Pennsylvania residents who are under suspicion of drinking while driving will usually be subjected to two different types of tests: field sobriety tests and breathalyzer tests. These tests are crucial to law enforcement officers, who use them to determine what a person's charges should be.
Pennsylvania law takes a three-tiered approach to driving under the influence. If you are convicted of DUI, your penalties will depend upon which level your blood alcohol content falls under and whether or not you have had any prior DUI convictions.
Imagine that while driving through York, you are stopped by a law enforcement officer. You did have a drink a few hours past, yet felt as though you waited a sufficient amount of time for it to not affect your judgment or your driving abilities. When asked to take a breathalyzer test, however, you register a blood-alcohol content reading of 0.08 percent, which you know is enough to be arrested for DUI. Yet an hour later, a blood test is administered which shows your BAC to be 0.02. You see this as proof that the earlier test was wrong. Your arresting officer, however, says that your body has just metabolized the alcohol in that time. Is that possible?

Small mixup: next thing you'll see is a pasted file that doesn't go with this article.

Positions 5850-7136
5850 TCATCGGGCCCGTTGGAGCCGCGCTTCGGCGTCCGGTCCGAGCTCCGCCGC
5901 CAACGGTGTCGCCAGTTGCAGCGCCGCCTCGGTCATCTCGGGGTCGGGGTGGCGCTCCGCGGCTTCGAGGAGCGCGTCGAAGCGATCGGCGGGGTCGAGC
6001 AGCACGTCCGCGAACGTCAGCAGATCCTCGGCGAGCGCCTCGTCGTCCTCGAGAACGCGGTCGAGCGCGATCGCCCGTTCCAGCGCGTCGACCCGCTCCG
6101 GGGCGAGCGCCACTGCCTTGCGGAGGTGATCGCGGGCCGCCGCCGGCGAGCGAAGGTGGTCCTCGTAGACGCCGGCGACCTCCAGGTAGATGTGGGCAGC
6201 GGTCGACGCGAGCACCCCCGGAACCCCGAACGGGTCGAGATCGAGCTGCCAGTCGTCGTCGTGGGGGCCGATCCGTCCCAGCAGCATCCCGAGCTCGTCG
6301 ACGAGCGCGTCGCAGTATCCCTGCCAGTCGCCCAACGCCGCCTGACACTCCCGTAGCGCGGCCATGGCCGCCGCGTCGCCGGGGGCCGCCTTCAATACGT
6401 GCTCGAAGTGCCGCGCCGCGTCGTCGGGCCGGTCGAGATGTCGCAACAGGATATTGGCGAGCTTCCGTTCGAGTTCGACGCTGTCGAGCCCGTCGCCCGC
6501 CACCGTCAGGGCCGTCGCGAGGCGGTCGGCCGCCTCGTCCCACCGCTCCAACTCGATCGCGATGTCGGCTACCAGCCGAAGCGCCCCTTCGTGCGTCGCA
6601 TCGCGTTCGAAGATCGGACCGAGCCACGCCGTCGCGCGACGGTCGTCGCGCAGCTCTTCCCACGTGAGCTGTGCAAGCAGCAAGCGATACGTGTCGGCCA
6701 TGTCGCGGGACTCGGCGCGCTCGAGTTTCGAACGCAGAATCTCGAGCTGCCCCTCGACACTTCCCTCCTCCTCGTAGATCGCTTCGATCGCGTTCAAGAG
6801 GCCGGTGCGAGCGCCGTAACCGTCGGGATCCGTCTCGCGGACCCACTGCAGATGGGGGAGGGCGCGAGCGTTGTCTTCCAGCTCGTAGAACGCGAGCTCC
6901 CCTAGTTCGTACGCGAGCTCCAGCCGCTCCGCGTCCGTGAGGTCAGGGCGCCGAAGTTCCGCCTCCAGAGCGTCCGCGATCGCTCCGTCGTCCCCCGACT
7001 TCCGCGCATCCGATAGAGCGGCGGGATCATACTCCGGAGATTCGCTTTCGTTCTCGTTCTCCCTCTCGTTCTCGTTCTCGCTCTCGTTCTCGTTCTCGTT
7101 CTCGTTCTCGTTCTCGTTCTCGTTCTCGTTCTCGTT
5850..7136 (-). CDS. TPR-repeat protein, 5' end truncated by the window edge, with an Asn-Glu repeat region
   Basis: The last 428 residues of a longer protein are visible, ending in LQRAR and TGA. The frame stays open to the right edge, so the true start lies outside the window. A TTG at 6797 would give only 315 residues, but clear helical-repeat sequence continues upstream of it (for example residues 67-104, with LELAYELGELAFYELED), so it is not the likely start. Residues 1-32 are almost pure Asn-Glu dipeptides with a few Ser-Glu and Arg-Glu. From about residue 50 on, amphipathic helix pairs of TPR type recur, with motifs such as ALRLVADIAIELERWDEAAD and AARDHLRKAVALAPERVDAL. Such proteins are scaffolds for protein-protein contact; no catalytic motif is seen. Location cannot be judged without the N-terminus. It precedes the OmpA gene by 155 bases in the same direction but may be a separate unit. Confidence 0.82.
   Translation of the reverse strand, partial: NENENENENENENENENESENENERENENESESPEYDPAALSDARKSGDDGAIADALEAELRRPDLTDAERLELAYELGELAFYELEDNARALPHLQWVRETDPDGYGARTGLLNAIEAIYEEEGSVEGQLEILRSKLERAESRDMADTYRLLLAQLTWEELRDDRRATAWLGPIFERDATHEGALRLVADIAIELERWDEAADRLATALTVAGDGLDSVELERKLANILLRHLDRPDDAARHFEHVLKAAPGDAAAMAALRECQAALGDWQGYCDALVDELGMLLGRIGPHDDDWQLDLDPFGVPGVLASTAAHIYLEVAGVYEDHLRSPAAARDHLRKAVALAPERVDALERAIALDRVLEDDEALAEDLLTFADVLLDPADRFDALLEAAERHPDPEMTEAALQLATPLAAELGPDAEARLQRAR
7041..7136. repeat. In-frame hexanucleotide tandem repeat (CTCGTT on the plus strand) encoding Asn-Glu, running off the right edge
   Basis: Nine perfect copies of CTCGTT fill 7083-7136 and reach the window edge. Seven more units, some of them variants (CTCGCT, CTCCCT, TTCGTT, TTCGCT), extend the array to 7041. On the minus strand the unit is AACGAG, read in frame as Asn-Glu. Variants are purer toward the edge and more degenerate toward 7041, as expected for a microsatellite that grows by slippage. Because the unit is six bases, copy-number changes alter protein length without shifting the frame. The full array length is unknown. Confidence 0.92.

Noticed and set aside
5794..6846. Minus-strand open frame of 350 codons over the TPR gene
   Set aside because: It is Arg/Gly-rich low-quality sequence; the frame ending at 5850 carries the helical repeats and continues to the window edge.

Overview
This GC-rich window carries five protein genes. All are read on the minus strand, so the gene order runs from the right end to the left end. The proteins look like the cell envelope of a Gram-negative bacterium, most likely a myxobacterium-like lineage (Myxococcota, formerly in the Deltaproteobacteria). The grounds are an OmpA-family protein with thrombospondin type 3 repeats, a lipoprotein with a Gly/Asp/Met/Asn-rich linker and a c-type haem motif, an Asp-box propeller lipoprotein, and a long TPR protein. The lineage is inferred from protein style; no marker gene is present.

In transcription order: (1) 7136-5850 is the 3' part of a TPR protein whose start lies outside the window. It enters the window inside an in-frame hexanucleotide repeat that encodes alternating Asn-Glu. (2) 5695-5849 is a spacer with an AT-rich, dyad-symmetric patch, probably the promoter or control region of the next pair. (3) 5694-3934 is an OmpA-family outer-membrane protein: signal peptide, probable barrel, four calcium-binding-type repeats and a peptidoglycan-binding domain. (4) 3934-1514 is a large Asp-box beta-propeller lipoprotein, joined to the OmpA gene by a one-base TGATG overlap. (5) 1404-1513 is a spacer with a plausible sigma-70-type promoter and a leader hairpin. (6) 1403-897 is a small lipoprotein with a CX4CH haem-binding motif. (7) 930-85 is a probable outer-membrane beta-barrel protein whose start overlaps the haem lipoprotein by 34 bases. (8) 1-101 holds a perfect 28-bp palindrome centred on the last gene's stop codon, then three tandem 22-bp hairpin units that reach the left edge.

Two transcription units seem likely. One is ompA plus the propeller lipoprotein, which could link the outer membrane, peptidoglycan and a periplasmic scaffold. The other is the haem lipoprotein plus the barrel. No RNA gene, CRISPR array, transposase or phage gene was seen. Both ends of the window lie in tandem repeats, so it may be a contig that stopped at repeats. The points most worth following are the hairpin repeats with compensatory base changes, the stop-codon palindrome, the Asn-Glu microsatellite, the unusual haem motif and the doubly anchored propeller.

If you’re into celebrating the Fourth of July holiday at a lake or campsite, chances are there is going to be alcohol involved. After all, what’s a barbeque on a hot summer day without a cold one. Also what’s a fireworks show without a nice glass of wine. Indeed, many people who enjoy the holiday will have a drink or two, but what happens when it is time to go home?